A meeting of party members to select delegates backing one or another primary candidate.
An electoral system in which the winner is the person who gets the most votes, even if he or she does not receive a majority, used in almost all American elections.
two party system
An electoral system with two dominant parties that compete in national elections.
The political support provided to a candidate on the basis of personal popularity and networks.
A local or state political party that is largely supported by another organization in the community.
-Example: Democrats around Detroit and the UAW
The social rewards (sense of pleasure, status, or companionship) that lead people to join political organizations.
A party that values principled stands on issues above all else.
A party organization that recruits members by dispensing patronage.
Party leaders and elected officials who became delegates to the national convention without having to run in primaries or caucuses.
Day to day party manager elected by the national committee.
congressional campaign committee
A party committee in Congress that provides funds to members and would be members.
Delegates who run party affairs between national conventions.
A meeting of party delegates held every four years.
party column ballot
A ballot listing all candidates of a given party together under the name of that party; also called an Indiana ballot.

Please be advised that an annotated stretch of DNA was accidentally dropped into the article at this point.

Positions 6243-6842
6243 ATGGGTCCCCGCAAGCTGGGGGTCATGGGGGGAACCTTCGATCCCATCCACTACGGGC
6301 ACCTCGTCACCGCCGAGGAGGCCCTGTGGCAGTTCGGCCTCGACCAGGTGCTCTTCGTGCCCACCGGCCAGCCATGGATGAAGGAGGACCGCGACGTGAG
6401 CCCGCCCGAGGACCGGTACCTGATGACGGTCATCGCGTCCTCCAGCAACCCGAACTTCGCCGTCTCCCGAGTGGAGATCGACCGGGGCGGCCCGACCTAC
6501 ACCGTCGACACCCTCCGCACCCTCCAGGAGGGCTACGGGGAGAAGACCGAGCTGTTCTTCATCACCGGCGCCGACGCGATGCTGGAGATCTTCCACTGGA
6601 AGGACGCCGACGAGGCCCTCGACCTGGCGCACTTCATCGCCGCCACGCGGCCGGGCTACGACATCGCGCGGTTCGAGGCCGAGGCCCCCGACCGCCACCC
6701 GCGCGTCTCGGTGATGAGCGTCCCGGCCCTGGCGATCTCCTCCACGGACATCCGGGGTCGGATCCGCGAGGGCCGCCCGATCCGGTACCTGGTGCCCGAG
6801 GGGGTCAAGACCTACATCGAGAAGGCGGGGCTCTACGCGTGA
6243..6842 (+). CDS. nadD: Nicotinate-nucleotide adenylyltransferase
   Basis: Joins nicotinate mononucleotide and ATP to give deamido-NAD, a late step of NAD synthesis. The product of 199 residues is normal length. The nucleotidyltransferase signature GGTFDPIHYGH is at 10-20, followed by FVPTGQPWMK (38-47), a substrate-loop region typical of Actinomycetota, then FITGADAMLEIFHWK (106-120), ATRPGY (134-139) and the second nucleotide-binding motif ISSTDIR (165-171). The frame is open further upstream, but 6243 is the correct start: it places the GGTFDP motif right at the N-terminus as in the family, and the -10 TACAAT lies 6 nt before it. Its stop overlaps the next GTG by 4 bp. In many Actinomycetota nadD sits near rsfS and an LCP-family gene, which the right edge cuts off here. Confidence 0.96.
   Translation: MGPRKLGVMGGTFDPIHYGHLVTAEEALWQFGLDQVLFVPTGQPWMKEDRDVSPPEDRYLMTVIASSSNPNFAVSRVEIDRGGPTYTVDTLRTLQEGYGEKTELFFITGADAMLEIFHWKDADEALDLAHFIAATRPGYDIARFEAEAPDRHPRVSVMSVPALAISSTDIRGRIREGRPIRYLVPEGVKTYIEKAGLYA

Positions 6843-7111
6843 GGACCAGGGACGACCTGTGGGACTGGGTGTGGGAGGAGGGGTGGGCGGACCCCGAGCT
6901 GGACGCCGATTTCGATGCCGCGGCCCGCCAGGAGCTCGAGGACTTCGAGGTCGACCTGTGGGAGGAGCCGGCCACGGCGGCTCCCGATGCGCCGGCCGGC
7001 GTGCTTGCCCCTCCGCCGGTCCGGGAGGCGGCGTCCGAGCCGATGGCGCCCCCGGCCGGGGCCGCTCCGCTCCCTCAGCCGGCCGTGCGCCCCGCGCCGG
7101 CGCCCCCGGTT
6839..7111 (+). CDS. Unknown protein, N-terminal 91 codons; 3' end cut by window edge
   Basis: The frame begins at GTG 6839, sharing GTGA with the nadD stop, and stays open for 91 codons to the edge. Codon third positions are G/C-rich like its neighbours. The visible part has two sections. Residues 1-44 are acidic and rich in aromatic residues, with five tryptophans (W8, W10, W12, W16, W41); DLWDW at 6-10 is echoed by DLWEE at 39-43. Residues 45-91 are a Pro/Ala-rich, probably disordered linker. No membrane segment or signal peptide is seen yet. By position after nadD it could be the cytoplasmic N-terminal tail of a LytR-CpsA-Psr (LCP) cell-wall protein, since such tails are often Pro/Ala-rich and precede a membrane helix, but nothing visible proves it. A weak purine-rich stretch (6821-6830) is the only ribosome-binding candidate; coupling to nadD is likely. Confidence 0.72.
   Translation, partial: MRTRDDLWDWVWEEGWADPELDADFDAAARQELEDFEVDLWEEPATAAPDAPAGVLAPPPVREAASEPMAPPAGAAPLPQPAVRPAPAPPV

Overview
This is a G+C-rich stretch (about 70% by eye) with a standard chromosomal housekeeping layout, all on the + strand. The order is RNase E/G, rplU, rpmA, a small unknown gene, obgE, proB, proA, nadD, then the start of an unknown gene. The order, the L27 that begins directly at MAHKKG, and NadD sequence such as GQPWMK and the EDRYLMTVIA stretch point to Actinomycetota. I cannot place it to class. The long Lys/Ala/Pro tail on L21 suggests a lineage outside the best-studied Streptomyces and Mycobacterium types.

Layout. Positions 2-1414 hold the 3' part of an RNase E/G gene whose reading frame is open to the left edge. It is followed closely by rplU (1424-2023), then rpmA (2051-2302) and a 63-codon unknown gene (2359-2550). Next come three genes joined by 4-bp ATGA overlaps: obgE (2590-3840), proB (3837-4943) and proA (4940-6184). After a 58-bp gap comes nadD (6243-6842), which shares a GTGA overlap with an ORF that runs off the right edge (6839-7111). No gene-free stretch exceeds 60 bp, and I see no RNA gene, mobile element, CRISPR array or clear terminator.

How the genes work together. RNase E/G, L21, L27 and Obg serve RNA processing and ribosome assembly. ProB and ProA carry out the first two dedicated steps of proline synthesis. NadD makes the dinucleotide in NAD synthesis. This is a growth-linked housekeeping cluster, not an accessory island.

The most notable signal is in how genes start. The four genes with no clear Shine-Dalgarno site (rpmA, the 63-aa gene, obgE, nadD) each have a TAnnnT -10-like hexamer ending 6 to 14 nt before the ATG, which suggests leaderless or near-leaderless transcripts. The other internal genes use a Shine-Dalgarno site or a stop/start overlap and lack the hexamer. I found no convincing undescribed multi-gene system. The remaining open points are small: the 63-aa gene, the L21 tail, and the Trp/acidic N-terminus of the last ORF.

office bloc ballot
A ballot listing all candidates of a given office under the home of that office; also called a Massachusetts ballot.
Voting for candidates of different parties for various offices in the same election.
Voting for candidates who are all the same party.
critical or realignment period
Periods when a major, lasting shift occurs in the popular coalition supporting one or both parties.
mugwumps or progressives
Republican party faction of the 1890s to the 1910s, composed of reformers who opposed patronage.
A group that seeks to elect candidates to public office.
label, organization, set of leaders
a political party exists in three political arenas.
-a ________ in the minds of the voters, as an _____________ that recruits and campaigns for candidates, and as a _____ ____ _________ who try to organize and control the legislative and executive branches of government.
-a powerful party is strong in all of those
As a label with which voters identify, the parties are probably much __________ than they were in the nineteenth century, but only somewhat weaker than they were forty years ago.
As a set of leaders who organize government, especially Congress, political parties remain somewhat _________ in ways that will be described in chapter 13
As organizations that nominate and elect candidates, parties have become dramatically _____________ since the 1960's
-almost the only way a person can become a candidate for elective office is to be nominated by party leaders
-Campaigns are run by the party, using party funds and workers, and not by the candidate.